On March 26, 1948, 700 Mexican-American veterans, led by Hector P. Garcia, met in Corpus Christi and organized the American G.I. Forum, a civil-rights organization devoted to securing equal rights for Hispanic Americans. The first issue the forum dealt with was the failure of the Veterans Administration to deliver earned benefits through the G.I. Bill of Rights of 1944. After securing those benefits, the forum addressed other veterans' concerns, such as hospital care and Mexican-American representation on draft boards. In 1949 the director of the Rice Funeral Home in Three Rivers refused the use of his chapel for the funeral of Private Felix Longoria (see FELIX LONGORIA AFFAIR). Garcia and the Corpus Christi forum organized a widespread protest that gained national attention. Eventually, through the intervention of Lyndon B. Johnson, Longoria was buried in Arlington National Cemetery. The incident in Three Rivers established the forum as an effective civil-rights advocate for Hispanics and expanded the scope and nature of its activities.
The organizational structure promoted this goal. The local chapter was the basic unit; the membership of each local chapter had to be 75 percent veterans. Beyond the local chapter were the district, state, and (after 1958) national governing bodies. In some areas, auxiliary (female) and junior G.I. forums developed. The charter of each unit emphasized loyalty and patriotism. The forum also prohibited official endorsement of a political party or candidate. This sanction blunted possible charges of bloc voting. Skills and experience developed in the forum were, however, applied by members in political campaigns.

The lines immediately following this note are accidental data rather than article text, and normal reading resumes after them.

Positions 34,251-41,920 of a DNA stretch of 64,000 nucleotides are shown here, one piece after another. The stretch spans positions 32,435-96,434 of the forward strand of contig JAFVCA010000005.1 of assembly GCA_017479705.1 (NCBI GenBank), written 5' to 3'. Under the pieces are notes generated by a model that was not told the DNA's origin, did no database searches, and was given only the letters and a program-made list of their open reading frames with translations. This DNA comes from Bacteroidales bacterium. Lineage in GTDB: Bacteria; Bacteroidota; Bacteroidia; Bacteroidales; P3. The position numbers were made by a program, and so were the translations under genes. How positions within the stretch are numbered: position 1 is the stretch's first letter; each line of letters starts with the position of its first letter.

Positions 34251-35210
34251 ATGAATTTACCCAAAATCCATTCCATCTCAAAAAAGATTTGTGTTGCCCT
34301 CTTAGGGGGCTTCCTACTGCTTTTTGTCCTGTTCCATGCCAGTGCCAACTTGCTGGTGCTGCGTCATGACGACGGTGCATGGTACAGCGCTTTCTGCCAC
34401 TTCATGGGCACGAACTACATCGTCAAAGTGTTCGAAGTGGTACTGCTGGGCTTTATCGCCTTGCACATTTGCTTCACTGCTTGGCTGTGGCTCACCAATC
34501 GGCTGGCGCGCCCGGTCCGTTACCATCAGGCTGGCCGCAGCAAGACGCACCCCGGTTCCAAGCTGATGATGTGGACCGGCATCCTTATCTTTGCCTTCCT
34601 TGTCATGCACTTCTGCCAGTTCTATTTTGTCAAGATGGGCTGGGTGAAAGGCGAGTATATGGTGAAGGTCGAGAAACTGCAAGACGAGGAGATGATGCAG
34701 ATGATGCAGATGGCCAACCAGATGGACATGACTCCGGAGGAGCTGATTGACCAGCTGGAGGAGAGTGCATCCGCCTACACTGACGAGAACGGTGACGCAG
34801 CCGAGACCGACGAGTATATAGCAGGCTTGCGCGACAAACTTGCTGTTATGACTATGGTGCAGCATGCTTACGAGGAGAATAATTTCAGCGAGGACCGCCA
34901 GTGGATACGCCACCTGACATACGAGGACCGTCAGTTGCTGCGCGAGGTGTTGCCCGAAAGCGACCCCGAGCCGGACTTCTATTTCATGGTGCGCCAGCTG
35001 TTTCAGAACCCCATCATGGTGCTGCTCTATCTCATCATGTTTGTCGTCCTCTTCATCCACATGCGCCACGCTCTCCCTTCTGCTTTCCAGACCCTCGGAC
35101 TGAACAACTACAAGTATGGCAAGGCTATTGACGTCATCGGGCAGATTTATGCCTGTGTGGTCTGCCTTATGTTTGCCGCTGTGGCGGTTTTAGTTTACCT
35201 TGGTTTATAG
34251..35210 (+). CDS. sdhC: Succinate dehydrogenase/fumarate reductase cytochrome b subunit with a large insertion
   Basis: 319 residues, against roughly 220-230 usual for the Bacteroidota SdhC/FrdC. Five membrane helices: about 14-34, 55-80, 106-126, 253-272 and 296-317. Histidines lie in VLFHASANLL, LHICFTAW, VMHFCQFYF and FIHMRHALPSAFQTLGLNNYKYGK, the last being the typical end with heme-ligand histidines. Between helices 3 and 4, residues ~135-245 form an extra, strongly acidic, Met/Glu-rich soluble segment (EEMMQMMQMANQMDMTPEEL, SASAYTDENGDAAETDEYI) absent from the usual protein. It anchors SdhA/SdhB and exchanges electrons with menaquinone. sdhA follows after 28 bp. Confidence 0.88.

In 1954 forum lawyers, in conjunction with attorneys for the League of United Latin American Citizens, successfully argued before the Supreme Court in Hernandez v. the State of Texas that Mexican Americans, although technically classified as Caucasian, suffered discrimination as a class and were entitled to the protection of the Fourteenth Amendment. In 1957 the Texas forum ended a ten-year struggle when a federal court agreed that school segregation of Mexican-American children in Texas schools was unjustified. In the same decade the forum helped thousands of Mexican Americans in the Rio Grande valley to register to vote, and incidents of police brutality were confronted in forum efforts. Health care and veterans' needs remained important concerns, as did scholarship donations, back-to-school drives, and the problems of migrant workers.
In 1958 the American G.I. Forum became a national organization, and its members led Mexican Americans into national politics. In the 1960 presidential campaign Viva Kennedy-Viva Johnson clubs, administered by forum and LULAC leaders, helped to win Texas and New Mexico for John F. Kennedy. Robert Kennedy stated that the Spanish-speaking vote won the election for his brother. Although the Kennedy administration did not reciprocate with much federal aid, the Johnson administration did. The G.I. Forum played a significant role in the application of Great Society programs in the barrios, and for the first time Latin Americans were appointed to influential positions and agencies. When Johnson established the first cabinet-level office for Hispanic issues, he selected a former national chairman of the G.I. Forum, Vicente Ximenes, for the position. The American G.I. Forum continued its work through the 1970s with such efforts as the first application of the due-process clause of the Fourteenth Amendment to de facto Mexican-American school segregation in Corpus Christi. In 1983 Garcia received an award for distinguished accomplishment from President Ronald Reagan.